With 3,771 deaths, 2015 was the deadliest year on record for migrants and refugees crossing the Mediterranean trying to reach Europe, reports IOM in a year-end summary. By comparison 3,279 deaths were recorded in the Mediterranean in 2014.
The deadliest month in 2015 was April when nearly 1,250 migrants died, mainly due to the worst tragedy on record involving migrants crossing the Mediterranean from North Africa, in which an estimated 800 migrants died when their overcrowded vessel capsized off the coast of Libya. Only 28 survivors were rescued and brought to Italy.
Seventy-seven per cent of the deaths occurred in the Central Mediterranean route mostly used by smugglers operating from Libyan shores. This compares to 97 per cent of migrant deaths recorded along this route in 2014.
In 2015, 21 per cent of deaths occurred in the Eastern Mediterranean compared to only 1 per cent in 2014. In the Central Mediterranean, deaths recorded were down by 9 per cent from last year with the rate of death at 18.5 deaths per every 1,000 travellers.
Globally, the majority of the estimated 5,350 deaths were recorded in the Mediterranean, the most deadly region, followed by Southeast Asia (mostly in the Bay of Bengal, Andaman Sea, Malaysia and Thailand) which saw at least 800 deaths this year. Within Mexico and along the US-Mexico border there have been at least 330 deaths recorded this year.
“It is shocking and inexcusable that desperate migrants and refugees have lost their lives in record numbers this year, when they should not. The international community must act now to stop this trend against desperate migrants.” Said IOM Director General William Lacy Swing, reacting to the 2015 figures.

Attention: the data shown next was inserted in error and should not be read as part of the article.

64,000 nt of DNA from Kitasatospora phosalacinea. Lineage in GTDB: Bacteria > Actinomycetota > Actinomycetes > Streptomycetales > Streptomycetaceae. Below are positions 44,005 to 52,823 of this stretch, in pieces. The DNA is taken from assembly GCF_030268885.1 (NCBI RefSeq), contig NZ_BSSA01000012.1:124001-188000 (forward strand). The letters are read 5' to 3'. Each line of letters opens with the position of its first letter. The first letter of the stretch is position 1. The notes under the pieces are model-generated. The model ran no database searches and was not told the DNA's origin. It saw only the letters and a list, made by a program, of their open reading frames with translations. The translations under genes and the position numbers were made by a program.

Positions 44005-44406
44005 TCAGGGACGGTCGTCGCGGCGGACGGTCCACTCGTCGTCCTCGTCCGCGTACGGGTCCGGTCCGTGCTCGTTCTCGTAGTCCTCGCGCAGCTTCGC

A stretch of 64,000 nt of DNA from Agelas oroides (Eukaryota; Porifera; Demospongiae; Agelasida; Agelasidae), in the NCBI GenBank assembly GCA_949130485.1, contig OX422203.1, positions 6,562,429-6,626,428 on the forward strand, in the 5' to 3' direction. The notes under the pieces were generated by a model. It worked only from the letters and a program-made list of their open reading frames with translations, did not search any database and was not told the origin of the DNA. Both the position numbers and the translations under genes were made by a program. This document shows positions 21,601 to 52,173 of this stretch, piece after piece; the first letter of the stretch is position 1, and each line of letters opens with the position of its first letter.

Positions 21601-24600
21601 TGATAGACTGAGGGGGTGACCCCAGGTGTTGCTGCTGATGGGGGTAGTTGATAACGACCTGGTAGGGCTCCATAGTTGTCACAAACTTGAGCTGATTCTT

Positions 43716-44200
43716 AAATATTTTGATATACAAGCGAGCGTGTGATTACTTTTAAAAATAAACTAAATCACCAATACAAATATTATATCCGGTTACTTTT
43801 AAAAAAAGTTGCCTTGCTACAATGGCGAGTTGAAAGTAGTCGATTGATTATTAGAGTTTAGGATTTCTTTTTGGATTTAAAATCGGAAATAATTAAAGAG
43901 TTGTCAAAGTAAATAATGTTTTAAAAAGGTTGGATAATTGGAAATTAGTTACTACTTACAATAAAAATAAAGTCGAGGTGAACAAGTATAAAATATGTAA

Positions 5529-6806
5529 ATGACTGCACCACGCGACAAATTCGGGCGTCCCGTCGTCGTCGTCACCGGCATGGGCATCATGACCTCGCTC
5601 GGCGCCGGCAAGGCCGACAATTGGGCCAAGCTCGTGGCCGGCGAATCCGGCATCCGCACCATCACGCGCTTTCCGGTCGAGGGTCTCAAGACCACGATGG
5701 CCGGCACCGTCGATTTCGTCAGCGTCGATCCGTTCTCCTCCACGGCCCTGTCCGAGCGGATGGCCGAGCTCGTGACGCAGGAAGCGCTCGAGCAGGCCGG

“Migration has been the major theme of 2015, with record numbers of refugees and migrants arriving in Europe, fleeing from conflict and acute poverty. Throughout the year, we have been reminded that much of human mobility is not voluntary and tragically we have seen so many who felt they had no option but to leave their beloved homelands and were lost at sea, in the deserts or trapped in the back of lorries they had hoped would carry them to a safer and better life,” said Ambassador Swing.
"One of the major challenges for the coming years would be for the international community to work diligently towards changing from the current toxic migration narrative to one that is more historically accurate, namely, that migration has been overwhelmingly positive. We can do this through measures that will help governments and societies to manage diversity. This will require addressing several paradoxes of national sovereignty of states and individual aspiration of migrants; and protecting national security on the one hand and human security on the other," Ambassador Swing said.
IOM Greece reported that 106,776 migrants crossed into the Greek islands during the month of December, an average of over 3,400 per day. Total migrant inflows through the blue borders of Greece approached 850,000 arrivals for the year.
The New Year began with the death of a two-year-old child as the Hellenic Coast Guard rescued 39 migrants from a boat which capsized off Agathonisi Island.
IOM estimates just over 5,000 migrants and refugees crossed into Greece during the first three days of 2016; 41 per cent were from Syria, 37 per cent from Afghanistan, 12 per cent from Iraq, 6 per cent from Iran, 2 per cent from Palestine and 2 per cent other nationalities.
IOM Turkey reported statistics from the Turkish Coast Guard Command that tally 279 migrants or refugees perishing in Turkish waters in 2015, 71 of them in December alone. IOM Turkey said 18 migrants or refugees lost their lives in the week of 14-20 December 18; during the following week (21-27 December) another 44 migrants lost their lives.
IOM teams in the Former Yugoslav Republic of Macedonia report over 7,500 migrants or refugees have crossed into that country since the start of the year, most from Syria, Iraq and Afghanistan.
Photo by: BULENT KILIC/AFP/Getty Images